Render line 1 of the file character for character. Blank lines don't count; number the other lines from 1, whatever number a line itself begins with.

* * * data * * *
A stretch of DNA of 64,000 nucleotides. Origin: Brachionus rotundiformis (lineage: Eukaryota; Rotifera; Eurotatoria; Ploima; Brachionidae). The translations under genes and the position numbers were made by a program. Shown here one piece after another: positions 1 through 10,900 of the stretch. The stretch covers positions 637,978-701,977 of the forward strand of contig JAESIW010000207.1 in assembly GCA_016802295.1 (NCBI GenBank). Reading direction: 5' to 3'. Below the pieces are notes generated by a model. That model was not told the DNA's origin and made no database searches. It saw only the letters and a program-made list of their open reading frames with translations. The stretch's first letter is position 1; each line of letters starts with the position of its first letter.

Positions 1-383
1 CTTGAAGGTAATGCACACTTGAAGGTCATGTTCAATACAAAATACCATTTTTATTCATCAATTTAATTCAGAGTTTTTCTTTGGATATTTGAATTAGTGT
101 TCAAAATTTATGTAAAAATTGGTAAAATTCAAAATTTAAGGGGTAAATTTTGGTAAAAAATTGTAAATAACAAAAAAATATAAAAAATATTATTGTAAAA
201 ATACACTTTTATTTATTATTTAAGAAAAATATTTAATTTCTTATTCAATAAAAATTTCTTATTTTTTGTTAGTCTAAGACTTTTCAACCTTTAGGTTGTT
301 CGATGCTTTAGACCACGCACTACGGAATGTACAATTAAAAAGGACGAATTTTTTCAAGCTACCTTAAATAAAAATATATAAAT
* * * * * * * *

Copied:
A stretch of DNA of 64,000 nucleotides. Origin: Brachionus rotundiformis (lineage: Eukaryota; Rotifera; Eurotatoria; Ploima; Brachionidae). The translations under genes and the position numbers were made by a program. Shown here one piece after another: positions 1 through 10,900 of the stretch. The stretch covers positions 637,978-701,977 of the forward strand of contig JAESIW010000207.1 in assembly GCA_016802295.1 (NCBI GenBank). Reading direction: 5' to 3'. Below the pieces are notes generated by a model. That model was not told the DNA's origin and made no database searches. It saw only the letters and a program-made list of their open reading frames with translations. The stretch's first letter is position 1; each line of letters starts with the position of its first letter.